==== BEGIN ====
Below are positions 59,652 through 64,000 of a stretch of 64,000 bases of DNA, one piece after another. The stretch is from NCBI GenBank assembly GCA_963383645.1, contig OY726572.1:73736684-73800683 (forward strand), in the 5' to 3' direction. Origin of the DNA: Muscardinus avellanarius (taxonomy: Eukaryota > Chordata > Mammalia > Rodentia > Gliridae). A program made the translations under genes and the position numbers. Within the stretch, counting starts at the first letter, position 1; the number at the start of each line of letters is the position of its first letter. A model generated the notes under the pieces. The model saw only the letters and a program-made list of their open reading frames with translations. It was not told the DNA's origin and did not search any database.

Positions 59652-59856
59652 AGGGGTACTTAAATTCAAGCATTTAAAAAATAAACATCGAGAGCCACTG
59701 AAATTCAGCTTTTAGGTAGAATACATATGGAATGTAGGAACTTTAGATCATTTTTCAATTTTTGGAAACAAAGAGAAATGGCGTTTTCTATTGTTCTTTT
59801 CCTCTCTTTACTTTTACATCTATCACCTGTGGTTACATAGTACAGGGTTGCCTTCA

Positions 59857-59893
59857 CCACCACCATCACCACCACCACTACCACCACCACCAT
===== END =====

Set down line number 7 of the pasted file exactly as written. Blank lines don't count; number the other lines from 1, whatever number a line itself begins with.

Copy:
59857 CCACCACCATCACCACCACCACTACCACCACCACCAT